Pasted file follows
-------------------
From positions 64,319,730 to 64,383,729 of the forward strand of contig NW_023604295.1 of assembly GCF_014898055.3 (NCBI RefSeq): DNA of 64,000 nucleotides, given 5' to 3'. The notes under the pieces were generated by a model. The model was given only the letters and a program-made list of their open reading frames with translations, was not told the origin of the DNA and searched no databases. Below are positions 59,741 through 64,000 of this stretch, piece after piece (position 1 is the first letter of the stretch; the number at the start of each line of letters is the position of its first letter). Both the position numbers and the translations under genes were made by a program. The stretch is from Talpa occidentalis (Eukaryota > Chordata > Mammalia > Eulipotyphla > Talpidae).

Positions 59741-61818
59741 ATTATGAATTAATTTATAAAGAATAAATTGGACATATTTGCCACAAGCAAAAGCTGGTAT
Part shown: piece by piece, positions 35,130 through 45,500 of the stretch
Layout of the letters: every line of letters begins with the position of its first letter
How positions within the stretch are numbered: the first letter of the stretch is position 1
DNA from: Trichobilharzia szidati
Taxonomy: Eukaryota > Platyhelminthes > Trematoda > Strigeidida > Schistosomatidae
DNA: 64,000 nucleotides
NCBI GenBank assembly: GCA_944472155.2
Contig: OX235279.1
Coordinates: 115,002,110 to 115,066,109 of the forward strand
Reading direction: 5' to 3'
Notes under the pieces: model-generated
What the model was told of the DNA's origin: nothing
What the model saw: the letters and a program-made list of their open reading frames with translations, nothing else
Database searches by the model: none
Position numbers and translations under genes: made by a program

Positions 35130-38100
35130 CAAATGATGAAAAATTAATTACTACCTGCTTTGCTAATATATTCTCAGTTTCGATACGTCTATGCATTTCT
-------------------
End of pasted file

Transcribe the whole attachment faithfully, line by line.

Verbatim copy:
From positions 64,319,730 to 64,383,729 of the forward strand of contig NW_023604295.1 of assembly GCF_014898055.3 (NCBI RefSeq): DNA of 64,000 nucleotides, given 5' to 3'. The notes under the pieces were generated by a model. The model was given only the letters and a program-made list of their open reading frames with translations, was not told the origin of the DNA and searched no databases. Below are positions 59,741 through 64,000 of this stretch, piece after piece (position 1 is the first letter of the stretch; the number at the start of each line of letters is the position of its first letter). Both the position numbers and the translations under genes were made by a program. The stretch is from Talpa occidentalis (Eukaryota > Chordata > Mammalia > Eulipotyphla > Talpidae).

Positions 59741-61818
59741 ATTATGAATTAATTTATAAAGAATAAATTGGACATATTTGCCACAAGCAAAAGCTGGTAT
Part shown: piece by piece, positions 35,130 through 45,500 of the stretch
Layout of the letters: every line of letters begins with the position of its first letter
How positions within the stretch are numbered: the first letter of the stretch is position 1
DNA from: Trichobilharzia szidati
Taxonomy: Eukaryota > Platyhelminthes > Trematoda > Strigeidida > Schistosomatidae
DNA: 64,000 nucleotides
NCBI GenBank assembly: GCA_944472155.2
Contig: OX235279.1
Coordinates: 115,002,110 to 115,066,109 of the forward strand
Reading direction: 5' to 3'
Notes under the pieces: model-generated
What the model was told of the DNA's origin: nothing
What the model saw: the letters and a program-made list of their open reading frames with translations, nothing else
Database searches by the model: none
Position numbers and translations under genes: made by a program

Positions 35130-38100
35130 CAAATGATGAAAAATTAATTACTACCTGCTTTGCTAATATATTCTCAGTTTCGATACGTCTATGCATTTCT